The Future of Precision Medicine in Africa, the World
By Gift Kenneth  |  May 20, 2022
The Future of Precision Medicine in Africa, the World
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What will the future of healthcare look like, and how can Africa overcome inequality and other obstacles to benefit more from health-related data and new technologies that are more precisely tailored to the unique genetics of its diverse population? Gift Kenneth provides some answers.

PORT HARCOURT, NIGERIA - It has often been said that precision medicine is the future of healthcare. This is a future that we can safely say is already here, but its arrival has been unevenly distributed.1The size of the global precision medicine market is expected to reach a 12.1 percent compound annual growth rate for the decade between 2020 and 2030, and reached about US$740 billion by 2020, up from US$203.5 billion in 2019. A few reasons for this are applications of artificial intelligence (AI) in precision medicine, as well as an increase in awareness about personalized treatments.2

The question is, where does Africa fit into all of this?

‘Drugs are like shoes; everyone needs them, but they don’t always fit’

Precision medicine - a term often used interchangeably with personalized medicine - brings many benefits. It will focus more attention on variations in our genetic makeup, microbiome composition, and metabolomics, as well as considering medical histories, diets, lifestyle habits, and data collected from healthcare providers and patients.3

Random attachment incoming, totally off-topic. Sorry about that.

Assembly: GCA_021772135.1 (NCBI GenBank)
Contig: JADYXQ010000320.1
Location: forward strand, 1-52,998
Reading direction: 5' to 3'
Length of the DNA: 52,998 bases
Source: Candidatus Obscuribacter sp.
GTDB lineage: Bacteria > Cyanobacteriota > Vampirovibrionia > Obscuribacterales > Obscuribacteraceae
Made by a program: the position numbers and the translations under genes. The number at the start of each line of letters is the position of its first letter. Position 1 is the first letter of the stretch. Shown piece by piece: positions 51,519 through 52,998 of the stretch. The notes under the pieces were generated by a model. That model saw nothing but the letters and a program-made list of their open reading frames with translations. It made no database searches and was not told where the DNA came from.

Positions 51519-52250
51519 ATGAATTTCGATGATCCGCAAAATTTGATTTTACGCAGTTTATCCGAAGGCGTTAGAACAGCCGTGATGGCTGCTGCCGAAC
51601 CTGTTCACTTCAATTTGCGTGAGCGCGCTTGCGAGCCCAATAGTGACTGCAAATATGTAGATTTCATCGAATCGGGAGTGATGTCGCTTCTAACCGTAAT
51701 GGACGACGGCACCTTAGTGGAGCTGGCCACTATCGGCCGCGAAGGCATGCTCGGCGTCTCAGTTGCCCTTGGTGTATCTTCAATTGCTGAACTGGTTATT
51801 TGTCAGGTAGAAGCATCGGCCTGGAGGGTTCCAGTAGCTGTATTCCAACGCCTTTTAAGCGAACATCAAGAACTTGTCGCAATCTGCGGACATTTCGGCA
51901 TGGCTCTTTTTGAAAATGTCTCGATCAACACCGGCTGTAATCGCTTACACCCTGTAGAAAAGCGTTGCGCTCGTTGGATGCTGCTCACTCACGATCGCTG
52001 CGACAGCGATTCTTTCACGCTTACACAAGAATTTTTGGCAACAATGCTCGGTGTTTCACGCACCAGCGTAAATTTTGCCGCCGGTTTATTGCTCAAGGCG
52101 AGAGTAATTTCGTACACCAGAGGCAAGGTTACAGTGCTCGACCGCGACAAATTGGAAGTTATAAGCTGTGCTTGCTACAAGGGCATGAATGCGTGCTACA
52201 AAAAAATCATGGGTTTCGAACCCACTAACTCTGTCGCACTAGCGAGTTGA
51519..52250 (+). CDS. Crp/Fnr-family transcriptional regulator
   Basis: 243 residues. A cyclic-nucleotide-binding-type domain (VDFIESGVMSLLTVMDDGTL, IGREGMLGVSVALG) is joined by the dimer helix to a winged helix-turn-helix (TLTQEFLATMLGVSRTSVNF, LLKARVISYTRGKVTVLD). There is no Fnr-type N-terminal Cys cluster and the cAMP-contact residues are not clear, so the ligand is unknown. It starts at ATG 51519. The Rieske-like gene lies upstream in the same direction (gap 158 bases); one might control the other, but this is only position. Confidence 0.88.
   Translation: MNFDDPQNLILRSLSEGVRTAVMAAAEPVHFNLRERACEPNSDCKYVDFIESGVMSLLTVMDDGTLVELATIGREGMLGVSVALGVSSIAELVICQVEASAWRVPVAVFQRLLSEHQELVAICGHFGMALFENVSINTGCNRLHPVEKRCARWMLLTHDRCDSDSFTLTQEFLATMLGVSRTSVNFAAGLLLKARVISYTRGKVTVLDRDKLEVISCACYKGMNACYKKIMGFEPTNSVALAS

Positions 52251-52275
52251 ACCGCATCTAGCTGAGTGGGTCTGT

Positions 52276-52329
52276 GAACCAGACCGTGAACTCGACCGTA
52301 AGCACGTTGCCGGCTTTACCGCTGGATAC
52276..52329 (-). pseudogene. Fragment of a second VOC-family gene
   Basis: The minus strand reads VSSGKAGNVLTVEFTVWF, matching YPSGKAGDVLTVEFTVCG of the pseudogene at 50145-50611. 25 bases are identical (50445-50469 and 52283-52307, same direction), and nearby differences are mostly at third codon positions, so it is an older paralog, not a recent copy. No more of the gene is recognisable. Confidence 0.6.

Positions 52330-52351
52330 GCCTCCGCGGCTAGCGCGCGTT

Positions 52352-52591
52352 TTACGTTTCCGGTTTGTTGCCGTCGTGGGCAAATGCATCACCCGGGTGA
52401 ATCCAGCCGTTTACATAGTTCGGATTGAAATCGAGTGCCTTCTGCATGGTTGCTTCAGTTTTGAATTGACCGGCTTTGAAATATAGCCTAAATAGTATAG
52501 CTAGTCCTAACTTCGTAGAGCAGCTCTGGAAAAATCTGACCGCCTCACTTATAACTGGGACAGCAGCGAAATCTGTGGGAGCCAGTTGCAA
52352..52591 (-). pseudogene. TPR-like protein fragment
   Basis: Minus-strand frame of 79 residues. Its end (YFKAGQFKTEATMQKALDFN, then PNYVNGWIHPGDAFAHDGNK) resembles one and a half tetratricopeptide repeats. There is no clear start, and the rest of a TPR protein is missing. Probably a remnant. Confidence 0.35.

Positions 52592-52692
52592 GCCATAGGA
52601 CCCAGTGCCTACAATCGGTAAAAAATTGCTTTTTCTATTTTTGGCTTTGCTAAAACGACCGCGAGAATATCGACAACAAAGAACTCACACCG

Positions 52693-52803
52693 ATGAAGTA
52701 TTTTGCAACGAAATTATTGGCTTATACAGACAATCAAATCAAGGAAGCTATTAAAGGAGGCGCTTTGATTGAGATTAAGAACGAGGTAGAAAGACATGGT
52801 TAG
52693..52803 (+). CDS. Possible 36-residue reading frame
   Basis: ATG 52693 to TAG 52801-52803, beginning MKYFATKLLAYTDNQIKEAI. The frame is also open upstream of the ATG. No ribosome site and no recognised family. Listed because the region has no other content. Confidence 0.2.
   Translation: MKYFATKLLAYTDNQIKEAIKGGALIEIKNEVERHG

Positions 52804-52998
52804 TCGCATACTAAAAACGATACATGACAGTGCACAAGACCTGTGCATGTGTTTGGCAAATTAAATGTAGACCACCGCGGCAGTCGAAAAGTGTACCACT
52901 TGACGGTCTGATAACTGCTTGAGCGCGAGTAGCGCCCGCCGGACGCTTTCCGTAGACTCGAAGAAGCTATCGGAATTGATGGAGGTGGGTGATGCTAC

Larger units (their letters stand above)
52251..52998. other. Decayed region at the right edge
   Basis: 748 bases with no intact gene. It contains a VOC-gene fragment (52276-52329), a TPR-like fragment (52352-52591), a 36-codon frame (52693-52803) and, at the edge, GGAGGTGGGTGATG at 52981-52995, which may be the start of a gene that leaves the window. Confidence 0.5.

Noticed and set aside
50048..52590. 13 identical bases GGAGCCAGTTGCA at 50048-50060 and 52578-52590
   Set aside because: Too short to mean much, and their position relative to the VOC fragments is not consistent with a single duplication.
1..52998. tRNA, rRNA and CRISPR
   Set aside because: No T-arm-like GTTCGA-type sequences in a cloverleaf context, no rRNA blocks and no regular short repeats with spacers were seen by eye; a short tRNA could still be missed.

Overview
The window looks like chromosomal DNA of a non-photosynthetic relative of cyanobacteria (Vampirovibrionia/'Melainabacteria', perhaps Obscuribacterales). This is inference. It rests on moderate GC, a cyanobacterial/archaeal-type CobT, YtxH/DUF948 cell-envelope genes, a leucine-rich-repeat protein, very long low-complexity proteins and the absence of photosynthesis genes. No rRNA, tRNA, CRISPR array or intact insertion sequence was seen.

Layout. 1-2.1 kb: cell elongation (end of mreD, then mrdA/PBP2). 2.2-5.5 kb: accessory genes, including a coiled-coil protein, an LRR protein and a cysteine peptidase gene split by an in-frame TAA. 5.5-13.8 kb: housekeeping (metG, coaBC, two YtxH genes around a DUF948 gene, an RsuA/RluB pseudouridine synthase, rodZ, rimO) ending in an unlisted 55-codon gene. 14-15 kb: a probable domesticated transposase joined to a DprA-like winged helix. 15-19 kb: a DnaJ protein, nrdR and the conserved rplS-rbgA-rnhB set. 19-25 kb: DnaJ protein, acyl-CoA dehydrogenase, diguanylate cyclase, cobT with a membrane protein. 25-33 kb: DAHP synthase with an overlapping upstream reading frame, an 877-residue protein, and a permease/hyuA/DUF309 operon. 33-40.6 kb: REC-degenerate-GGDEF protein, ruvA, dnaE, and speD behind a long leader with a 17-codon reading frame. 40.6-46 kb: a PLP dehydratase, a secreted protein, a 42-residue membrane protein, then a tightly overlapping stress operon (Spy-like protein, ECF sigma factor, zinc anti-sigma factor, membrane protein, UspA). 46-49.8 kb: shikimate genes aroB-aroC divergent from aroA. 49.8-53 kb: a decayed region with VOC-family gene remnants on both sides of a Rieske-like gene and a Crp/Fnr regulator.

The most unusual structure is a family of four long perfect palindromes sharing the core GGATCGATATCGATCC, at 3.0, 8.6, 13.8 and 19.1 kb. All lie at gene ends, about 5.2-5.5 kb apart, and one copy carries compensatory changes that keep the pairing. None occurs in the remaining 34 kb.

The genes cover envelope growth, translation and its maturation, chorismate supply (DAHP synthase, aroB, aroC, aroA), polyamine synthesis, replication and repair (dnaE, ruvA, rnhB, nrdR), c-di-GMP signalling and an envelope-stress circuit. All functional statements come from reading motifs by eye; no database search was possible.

This will not only work for treatments, but also help predict and prevent ailments in the first place. Instead of the one-size-fits-all approach provided by traditional healthcare practices, we will be able to transform how diseases are treated, thus augmenting these existing practices.3 


Benefits of Precision Medicine

Precision medicine comes with several benefits, some of which include:4,5

- Usefulness in the prescription of effective drugs and the right dosages based on drug metabolisms and how these vary from patient to patient

- Reduction in cases of adverse drug reactions (i.e., unwanted

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zhouxin
2022-05-20
From India to Africa, we could see many changes in the healthcare system through the development of medical AI technology. Today, AI is not cutting-edge knowledge anymore. Any college-trained strained graduates will develop a python AI application with 10 hours of lessons. The next vital step should be open separate medical data to the world.
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